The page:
• I was giving a talk to the NW Association of Physicians in 1982. There were over 100 consultants attending. I was talking on CAPD and how this could meet the short-fall in numbers as we were then not seeing the referrals from district general hospitals which we would expect given the known prevalence of ESRD. Most consultant present argued that they ‘never turned patients down and referred them all to the regional centres like ours’ . But one commented privately to me ‘that it is difficult to refer for dialysis those who have co-morbidities, the aged, and those with different ethnicity, culture and language’. Netar Mallick and I defended our case strongly. If each of the hundred DGH consultants who were at the meeting turned away 2-3 such patients a year, that would be another 300 per year we would be treating! It was a debate about referral practices, and about dealing with age-old prejudices. But also we needed to convince them we had the capacity to handle the load. We asked them to refer all patients, regardless of their clinical, social and cultural status and leave the tough decisions to us. Education was needed, and we did provide this to improve the situation – CAPD was a ‘saviour’.
  • When Manchester became a leading renal centre, one often heard people talk of us as ‘that unit up north in “wogga wogga” land’. (wog – wily oriental gent – referring to me and Netar) – especially  from some nephrologists in the south of England. I think this was jealousy and our view was that our work, our programme and our results could  speak for themselves.

 Cultural Diversity, Ethnicity and Racial issues in Managing End-Stage Renal Disease in UK.

Was this experience reflected across  the UK? How did cultural, ethnic and racial issues affect the take on rate to other RRT programmes ? The situation in the early 1980’s was precarious (mainly because of the lack of in-centre HD facilities) and I am of the view that ethnic patients did ‘suffer’ this prejudice. There was also mass migration of people of different ethnicities into UK and Europe. My first experience of this migration was in 1972, when Idi Amin forcefully expelled all the Indians from Uganda – many settled in London and Leicester. During my career, I was fortunate to be able to dialogue with Asian patients as I spoke several necessary  languages (Gujarati, Hindi, Urdu and some Punjabi). This greatly facilitated my exchanges with patients and families, especially as I also understood the cultural and religious background.

Collation and presentation of evidence

  1. I collated the available evidence published from 1980 to 2004 and  analysed the issues as I saw them. I presented this in an invited talk at the UK EDTNA-ERCA Conference in 2003 in the presence of the UK Minister of Health.  It was ‘well received’ by the Minister.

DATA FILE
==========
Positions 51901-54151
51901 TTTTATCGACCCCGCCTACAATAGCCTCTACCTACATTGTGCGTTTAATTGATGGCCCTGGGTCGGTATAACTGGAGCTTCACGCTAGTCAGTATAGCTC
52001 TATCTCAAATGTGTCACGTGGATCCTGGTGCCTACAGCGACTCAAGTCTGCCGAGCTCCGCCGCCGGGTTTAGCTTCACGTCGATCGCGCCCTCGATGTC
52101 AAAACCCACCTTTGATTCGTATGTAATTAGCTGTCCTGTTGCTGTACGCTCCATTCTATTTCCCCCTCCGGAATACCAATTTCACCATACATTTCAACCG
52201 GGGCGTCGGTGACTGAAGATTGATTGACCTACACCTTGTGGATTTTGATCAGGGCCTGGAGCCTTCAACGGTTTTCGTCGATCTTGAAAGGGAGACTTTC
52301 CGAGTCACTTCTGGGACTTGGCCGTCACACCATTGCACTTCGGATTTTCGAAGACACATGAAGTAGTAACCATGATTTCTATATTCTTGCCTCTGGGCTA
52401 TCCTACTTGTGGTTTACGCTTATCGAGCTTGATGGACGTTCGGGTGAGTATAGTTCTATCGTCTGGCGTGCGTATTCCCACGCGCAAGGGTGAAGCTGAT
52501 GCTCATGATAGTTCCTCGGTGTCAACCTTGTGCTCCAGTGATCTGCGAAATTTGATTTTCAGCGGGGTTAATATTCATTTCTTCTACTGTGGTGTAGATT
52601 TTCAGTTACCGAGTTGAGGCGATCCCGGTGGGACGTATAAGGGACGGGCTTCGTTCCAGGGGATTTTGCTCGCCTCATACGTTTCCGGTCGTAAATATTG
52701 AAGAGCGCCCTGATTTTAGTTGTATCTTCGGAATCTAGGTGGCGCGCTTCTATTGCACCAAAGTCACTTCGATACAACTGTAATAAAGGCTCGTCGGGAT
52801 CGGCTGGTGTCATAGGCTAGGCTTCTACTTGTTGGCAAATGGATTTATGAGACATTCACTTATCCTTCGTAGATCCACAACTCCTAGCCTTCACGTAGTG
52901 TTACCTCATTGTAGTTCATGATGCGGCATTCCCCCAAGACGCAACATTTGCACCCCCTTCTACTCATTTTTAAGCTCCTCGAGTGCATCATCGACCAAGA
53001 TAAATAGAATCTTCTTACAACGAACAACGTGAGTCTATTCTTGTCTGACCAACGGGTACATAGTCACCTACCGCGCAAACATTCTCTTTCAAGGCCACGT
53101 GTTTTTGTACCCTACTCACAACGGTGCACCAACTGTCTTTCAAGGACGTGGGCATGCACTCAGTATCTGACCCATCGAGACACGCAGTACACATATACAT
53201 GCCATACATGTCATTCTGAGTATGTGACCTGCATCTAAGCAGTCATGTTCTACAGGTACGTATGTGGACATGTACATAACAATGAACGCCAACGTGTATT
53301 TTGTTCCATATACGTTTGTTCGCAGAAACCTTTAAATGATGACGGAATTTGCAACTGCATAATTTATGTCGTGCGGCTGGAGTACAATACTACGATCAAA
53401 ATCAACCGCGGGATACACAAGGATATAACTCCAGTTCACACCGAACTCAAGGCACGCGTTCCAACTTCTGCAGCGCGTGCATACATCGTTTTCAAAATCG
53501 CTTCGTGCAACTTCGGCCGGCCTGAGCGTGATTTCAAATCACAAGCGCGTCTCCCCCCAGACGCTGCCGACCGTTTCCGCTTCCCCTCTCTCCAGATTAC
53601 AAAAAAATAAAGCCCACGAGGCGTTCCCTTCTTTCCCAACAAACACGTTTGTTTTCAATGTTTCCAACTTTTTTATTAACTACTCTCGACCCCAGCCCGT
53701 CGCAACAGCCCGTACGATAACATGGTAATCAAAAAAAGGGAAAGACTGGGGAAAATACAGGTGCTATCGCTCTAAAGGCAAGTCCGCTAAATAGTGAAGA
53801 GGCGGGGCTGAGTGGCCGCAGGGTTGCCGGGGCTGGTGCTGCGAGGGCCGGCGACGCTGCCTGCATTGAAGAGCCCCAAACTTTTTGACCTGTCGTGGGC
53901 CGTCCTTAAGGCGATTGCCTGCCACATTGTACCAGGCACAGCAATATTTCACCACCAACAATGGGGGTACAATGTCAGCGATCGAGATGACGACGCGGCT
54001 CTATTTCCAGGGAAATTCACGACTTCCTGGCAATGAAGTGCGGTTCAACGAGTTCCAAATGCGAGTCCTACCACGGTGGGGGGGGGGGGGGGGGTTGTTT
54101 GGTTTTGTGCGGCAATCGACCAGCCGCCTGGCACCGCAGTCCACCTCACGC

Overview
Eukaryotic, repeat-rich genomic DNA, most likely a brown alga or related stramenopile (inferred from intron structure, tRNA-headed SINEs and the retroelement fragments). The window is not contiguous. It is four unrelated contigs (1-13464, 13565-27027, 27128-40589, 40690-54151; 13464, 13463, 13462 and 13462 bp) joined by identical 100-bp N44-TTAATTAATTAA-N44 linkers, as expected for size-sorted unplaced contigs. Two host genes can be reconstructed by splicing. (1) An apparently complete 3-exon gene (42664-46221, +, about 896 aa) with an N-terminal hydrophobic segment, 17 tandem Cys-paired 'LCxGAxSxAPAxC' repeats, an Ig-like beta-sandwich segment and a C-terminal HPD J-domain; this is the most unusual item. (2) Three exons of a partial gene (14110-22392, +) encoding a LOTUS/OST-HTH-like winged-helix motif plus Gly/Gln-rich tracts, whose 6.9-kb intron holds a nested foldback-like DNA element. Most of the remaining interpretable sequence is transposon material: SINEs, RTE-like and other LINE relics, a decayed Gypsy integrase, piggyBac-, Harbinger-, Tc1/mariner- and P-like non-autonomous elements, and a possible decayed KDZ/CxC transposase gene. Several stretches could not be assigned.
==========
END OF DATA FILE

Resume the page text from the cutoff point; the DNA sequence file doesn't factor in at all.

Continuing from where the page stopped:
The abstract for the lecture  is below, and the lecture  can be viewed here. Lecture EDTNA Culture ethics race RGokal 2003

Abstract from 2003 lecture

Culture signifies the customs and way of life of a particular people and encompasses elements related to religion, language, customs, rituals, accepted behaviour and norms.   In the modern world multicultural communities have become more prominent;  because of increased movement of people for  political, economic and social reasons. These populations movements are superimposed on the diversity that already exists in individual countries.   This cultural “invasion” if tolerated and accepted, enhances the life of the people there but it also raises major issues of a social, racial and political nature.

In this context, major problems can arise when renal failure strikes. This is partly related to the professional carers being of the ‘host’ culture. The patient then has not only to battle with this disparity but also the vagaries and difficulties of the treatment for ESRD. In this situation interaction with people, who may have little or no knowledge of the cultural background of the patient can raise enormous difficulties and anxieties, which are undoubtedly going to impact on the quality of life and satisfaction with treatment.   Examples of patients with differing cultural backgrounds being disadvantaged in terms of dialysis access, as well transplantation are available.

Underlying all this, however, is one common goal that encompasses the way we manage these patients and impart treatment, no matter what cultural background they come from – the desire to improve  longevity  and  achieve an acceptable quality of life.  This involves a caring approach, a giving ethos, and imparting treatment with comfort, respect and patience.    We in this profession have a very privileged position being entrusted with the life-long care of these patients. It is for us to be able to incorporate the cultural differences, diverse as they may be, in imparting the best treatment we can. Even if we cannot understand the cultural background at least we can give therapy with compassion, love and caring and if we are able to achieve this, then the barriers of cultural differences can be surmounted and overcome to the advantage of the patient.   Cultural differences provide a challenge – but they can be used to foster better relationships and enrich the diversity of society.



  1. Later publications 2012-2022

Included in an addendum to the presentation (slides 41-50), are summaries of later  key publications, from 2012 to 2022.



There is no doubt, eighteen years after I retired from UK clinical practice that these issues have persisted, although they are now being addressed.


Ram Gokal




Last Updated on July 10, 2023 by John Feehally